3 new laws in Virginia to impact renters, landlords starting July 1

3 new laws in Virginia to impact renters, landlords starting July 1

NORFOLK, Va. — Landlord-tenant disagreements are some of the most common issues seen before Virginia’s district court judges. Attorneys told News 3 that renter problems amount to roughly 60% to 70% of district court cases. That’s why they said it’s a good idea for you to know your rights, whether you’re the renter or the landlord.

From living conditions to price hikes and unexpected policies, Hampton Roads residents say renting can be great or a headache.

“The place that I am in now, it’s okay, but the one before that was an apartment. I had a lot of mildew trouble,” said Lisa Golson, of Portsmouth.”It was hard to get the landlord or the realtors to come to the house and check out the property.”

Three new laws that take effect in Virginia on July 1 will attempt to address some of these issues.

“For the most part they’re well thought out,” said Larry Lockwood Jr., an attorney at Hunter Law Firm.

The first law, , requires your landlord, if they own or have more than 10 percent interest in more than four rental units, to give tenants more notice before raising the rent. Renters will get 60 days’ notice so they will have more time to find other living arrangements if needed.

“It doesn’t really put any additional burdens on landlords but keeps landlords from doing some unscrupulous business practices,” said Lockwood.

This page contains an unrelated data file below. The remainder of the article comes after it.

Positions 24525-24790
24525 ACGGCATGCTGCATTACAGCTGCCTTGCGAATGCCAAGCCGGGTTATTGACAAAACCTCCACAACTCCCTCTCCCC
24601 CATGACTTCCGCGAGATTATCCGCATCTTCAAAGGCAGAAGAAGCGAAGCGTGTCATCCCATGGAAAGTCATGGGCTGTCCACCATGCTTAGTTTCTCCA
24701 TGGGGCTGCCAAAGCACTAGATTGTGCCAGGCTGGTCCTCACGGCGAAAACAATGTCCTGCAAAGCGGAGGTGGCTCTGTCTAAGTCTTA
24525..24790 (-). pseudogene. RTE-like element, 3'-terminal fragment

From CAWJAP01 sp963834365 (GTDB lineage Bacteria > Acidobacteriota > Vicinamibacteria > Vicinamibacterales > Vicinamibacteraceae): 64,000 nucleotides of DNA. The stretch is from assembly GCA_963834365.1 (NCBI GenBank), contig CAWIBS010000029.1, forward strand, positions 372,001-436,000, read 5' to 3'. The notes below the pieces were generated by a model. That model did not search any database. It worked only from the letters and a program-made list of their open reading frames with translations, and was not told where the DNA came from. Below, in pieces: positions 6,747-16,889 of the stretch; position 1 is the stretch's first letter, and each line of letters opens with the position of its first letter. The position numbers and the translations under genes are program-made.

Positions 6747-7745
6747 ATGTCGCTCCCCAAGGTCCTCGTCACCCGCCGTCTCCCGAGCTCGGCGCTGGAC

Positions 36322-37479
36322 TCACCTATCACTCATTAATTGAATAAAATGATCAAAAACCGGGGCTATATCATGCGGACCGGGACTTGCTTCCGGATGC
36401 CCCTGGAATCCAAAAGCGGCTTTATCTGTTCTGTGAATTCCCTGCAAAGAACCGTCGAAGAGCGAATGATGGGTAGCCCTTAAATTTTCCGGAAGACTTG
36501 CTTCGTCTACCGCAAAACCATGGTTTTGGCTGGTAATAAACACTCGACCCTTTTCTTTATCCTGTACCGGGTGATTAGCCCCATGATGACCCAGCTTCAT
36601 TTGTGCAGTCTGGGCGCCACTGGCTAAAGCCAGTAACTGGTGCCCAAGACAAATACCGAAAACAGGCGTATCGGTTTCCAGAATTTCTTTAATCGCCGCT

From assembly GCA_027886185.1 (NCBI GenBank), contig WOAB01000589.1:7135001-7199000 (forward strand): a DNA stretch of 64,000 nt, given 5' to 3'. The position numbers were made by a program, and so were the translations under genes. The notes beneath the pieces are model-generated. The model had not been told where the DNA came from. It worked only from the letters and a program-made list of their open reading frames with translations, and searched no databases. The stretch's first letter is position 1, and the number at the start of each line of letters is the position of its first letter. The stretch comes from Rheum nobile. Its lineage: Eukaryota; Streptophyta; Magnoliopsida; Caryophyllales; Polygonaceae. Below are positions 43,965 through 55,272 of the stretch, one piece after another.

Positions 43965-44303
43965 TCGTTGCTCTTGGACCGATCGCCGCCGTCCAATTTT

The second law, , prevents apartment complexes from evicting tenants one by one. This applies mostly to landlords that are planning to stop renting to a large number of their tenants.

“If a landlord decides they are going to go out of the rental business, or turn their rental building into a condo or tear it down and turn it into a hotel or resort or whatever,” Lockwood said. “They can’t just let the apartment’s agreements expire one by one.”

In addition, landlords will have to give tenants 60 days of notice if they’re not going to renew many leases (either 20 or more month-to-month tenancies or 50 percent of the month-to-month tenancies within a 30-day period, whichever is greater).

The third law, , gives tenants a refund option if they move in and then find the apartment is uninhabitable.

“There are rodents, or something you missed on the original walk-through, something you couldn’t have seen until you were living there,” Lockwood said. “It gives you seven days to give notice to the landlord that it’s uninhabitable, you’re moving out, you’re done.”

It’s meant to help folks get money back and then into a new place more quickly. 

But if you have an issue, Lockwood said you shouldn’t just stop paying rent. Instead, he said, check with an attorney.

“The lawyer would typically say go down to the courthouse and do a tenant’s assertion. This is what you do. And they would have been protected. A little bit of knowledge goes a very long way, especially when you’re dealing with renting apartments,” said Lockwood.

Lockwood added it’s a good idea to document everything, especially during the initial walk-through. He said you can video record every square inch of your apartment and carefully note defects prior to move-in.

Like this post? Please share to your friends:
Leave a Reply

;-) :| :x :twisted: :smile: :shock: :sad: :roll: :razz: :oops: :o :mrgreen: :lol: :idea: :grin: :evil: :cry: :cool: :arrow: :???: :?: :!: